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This is the first in a series of Research Snapshots which are being produced for the Access to Justice for Older Victims of Sexual Assault project. Each Snapshot features a relevant research study or resource from Canada, or emerging topics that have been identified in other countries. Snapshot #1 summarizes research on Resident on Resident Abuse in Long-Term Care

Article Citation: McDonald, L., Sheppard, C., Hitzig, S.L., Spalter, T., Mathur, A., & Singh Mukhi, J (2015). Resident-to-resident abuse: A scoping review. Canadian Journal on Aging, 34(2), 215-236. 

Authors: Amy Peirone and Myrna Dawson

 

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lgbtarticlegutmanAbstract
"This paper reports on a collaborative digital arts project conducted with LGBT youth and seniors in Vancouver, British Columbia, Canada, funded by the B.C. Council to Reduce Elder Abuse and conducted by faculty members and a doctoral student from Simon Fraser University. In the project, youth and seniors worked together to produce the first Canadian materials on LGBT elder abuse—three digital videos and five informational posters. We report on the methods used to produce and disseminate the materials, and as we reflect on the project’s outcomes, we consider both the challenges and potential of digital literacies in this context."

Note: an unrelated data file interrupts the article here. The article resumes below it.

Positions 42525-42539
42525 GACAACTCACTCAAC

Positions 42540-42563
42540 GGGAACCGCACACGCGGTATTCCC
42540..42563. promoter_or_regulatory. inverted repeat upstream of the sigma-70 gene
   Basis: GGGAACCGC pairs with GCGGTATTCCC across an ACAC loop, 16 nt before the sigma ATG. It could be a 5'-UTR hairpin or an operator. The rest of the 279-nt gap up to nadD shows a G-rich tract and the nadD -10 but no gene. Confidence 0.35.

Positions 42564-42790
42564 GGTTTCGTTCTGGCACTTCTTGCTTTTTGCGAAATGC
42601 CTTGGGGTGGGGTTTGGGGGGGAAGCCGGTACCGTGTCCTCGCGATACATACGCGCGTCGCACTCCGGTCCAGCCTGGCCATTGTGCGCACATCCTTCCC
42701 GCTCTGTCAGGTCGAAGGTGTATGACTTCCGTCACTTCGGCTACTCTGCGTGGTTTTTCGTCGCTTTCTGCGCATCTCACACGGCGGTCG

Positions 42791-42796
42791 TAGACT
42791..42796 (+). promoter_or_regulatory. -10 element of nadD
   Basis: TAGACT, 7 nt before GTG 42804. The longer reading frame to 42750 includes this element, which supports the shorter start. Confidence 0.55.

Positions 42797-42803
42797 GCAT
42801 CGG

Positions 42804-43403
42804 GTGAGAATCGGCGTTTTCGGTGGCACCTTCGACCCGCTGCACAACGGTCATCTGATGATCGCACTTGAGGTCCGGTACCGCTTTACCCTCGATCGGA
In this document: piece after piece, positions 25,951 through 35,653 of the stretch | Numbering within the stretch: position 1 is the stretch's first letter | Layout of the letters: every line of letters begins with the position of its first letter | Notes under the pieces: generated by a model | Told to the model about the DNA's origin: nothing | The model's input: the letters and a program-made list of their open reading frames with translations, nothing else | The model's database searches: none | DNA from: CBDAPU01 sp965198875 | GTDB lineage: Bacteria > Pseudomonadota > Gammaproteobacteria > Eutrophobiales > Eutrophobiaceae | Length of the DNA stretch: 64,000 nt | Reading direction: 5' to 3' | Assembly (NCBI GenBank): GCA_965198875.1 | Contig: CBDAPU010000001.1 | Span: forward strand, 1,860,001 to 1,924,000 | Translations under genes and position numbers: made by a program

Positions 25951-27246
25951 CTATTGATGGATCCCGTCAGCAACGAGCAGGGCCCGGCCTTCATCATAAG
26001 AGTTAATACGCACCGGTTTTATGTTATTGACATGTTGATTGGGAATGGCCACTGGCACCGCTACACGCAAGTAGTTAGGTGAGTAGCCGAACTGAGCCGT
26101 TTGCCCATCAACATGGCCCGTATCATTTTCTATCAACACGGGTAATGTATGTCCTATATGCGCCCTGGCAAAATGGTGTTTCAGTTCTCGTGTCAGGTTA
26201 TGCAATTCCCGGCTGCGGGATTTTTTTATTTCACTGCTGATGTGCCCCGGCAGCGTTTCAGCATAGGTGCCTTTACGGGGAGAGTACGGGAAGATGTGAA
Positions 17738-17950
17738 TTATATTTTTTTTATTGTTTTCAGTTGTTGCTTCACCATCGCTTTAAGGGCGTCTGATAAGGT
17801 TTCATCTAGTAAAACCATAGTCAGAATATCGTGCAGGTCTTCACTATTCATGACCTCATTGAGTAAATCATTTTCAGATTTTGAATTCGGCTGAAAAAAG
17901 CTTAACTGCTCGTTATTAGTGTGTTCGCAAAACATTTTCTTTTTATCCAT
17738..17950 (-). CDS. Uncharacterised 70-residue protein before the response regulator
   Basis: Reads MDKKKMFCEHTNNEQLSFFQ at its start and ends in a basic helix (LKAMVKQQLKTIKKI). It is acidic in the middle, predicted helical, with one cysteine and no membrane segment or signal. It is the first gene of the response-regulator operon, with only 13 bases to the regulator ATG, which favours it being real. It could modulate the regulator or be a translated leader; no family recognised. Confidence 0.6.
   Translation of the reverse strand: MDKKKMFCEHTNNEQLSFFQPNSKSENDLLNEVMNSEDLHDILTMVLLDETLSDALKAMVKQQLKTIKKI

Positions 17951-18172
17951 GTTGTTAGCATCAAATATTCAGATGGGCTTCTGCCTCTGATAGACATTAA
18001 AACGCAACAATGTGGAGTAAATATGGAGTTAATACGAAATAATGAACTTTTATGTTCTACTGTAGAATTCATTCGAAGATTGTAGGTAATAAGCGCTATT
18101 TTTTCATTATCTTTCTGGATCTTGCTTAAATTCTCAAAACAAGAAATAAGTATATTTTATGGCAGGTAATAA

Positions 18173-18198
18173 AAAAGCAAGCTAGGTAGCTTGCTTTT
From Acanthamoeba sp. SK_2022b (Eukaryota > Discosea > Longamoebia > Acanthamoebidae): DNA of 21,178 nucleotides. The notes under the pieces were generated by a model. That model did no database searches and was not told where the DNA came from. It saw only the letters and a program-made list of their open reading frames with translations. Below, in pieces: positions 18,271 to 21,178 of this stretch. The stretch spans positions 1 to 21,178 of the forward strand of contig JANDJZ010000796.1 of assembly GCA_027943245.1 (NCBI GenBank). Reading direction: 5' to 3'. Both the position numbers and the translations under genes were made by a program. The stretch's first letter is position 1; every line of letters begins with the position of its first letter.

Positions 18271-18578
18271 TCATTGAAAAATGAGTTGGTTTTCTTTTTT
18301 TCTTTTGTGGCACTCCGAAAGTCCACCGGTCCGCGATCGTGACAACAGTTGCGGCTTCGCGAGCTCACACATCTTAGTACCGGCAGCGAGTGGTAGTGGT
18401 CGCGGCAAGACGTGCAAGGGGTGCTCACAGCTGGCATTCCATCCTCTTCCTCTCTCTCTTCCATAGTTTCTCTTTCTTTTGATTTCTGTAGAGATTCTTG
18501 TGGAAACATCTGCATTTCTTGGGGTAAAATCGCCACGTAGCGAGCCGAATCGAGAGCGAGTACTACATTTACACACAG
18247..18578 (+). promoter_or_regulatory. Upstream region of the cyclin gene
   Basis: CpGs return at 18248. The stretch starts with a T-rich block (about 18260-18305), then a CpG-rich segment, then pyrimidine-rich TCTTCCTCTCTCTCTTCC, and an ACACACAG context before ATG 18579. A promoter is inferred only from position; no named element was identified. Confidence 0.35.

Source:  Language and Literacy 20(3)46-66 - Robson, C., Gutman, G., Marchbank, J. & Blair, K. (2018).  Raising awareness and addressing elder abuse in the LGBT community: An intergenerational arts program.  

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cover journal of neglect and abuseABSTRACT

 

Resident-to-resident incidents in dementia in long-term care homes resulting in deaths represent a growing concern among residents, family members, care providers, care advocacy organizations, and policy makers. Despite these concerns and experts’ predictions by which injurious and fatal incidents will increase in the coming years due to the projected growth in the number of people with dementia, no studies have been conducted in North America on these fatal incidents. This exploratory pilot study makes first steps towards bridging this major gap in research and practice. Using publicly available information (primarily newspaper articles and death review reports), practically useful patterns were identified pertaining to the circumstances surrounding the death of 105 elders as a result of these incidents. The findings could inform various efforts to prevent future deaths in similar circumstances, keep vulnerable and frail residents safe, and encourage researchers to examine risk and protective factors for these incidents.

 

Citation:
Eilon Caspi (2018): The circumstances surrounding the death of 105 elders as a result of resident-to-resident incidents in dementia in long-term care homes, Journal of Elder Abuse & Neglect, DOI: 10.1080/08946566.2018.1474515.

​Link to article: ​https://www.tandfonline.com/doi/full/10.1080/08946566.2018.1474515